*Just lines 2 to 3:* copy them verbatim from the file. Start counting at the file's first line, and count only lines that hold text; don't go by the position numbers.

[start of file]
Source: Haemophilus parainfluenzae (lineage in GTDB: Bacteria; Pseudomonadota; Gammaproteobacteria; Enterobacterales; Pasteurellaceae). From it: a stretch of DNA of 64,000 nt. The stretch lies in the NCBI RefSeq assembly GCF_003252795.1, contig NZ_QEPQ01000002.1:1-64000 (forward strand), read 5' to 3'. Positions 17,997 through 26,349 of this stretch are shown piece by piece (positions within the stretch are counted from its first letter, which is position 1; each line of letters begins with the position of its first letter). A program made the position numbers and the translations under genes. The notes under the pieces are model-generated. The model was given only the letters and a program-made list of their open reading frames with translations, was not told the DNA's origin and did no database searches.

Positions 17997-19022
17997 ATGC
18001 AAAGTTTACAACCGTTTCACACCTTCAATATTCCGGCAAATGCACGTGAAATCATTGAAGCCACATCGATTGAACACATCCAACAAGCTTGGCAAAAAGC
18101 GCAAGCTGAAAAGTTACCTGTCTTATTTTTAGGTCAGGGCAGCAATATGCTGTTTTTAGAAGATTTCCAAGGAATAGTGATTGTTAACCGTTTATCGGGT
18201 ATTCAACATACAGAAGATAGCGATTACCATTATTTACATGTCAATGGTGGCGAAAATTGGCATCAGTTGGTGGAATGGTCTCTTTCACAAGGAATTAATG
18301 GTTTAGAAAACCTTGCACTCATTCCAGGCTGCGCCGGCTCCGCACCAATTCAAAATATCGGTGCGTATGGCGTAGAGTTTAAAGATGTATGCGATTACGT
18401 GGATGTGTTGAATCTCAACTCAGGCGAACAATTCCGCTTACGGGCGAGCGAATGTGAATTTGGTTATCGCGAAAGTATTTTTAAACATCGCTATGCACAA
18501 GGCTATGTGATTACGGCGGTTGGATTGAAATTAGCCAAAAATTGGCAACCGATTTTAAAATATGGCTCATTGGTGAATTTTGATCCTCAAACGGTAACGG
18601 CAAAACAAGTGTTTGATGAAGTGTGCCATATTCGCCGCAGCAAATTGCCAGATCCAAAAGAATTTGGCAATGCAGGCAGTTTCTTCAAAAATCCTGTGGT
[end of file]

Positions 17997-19022
17997 ATGC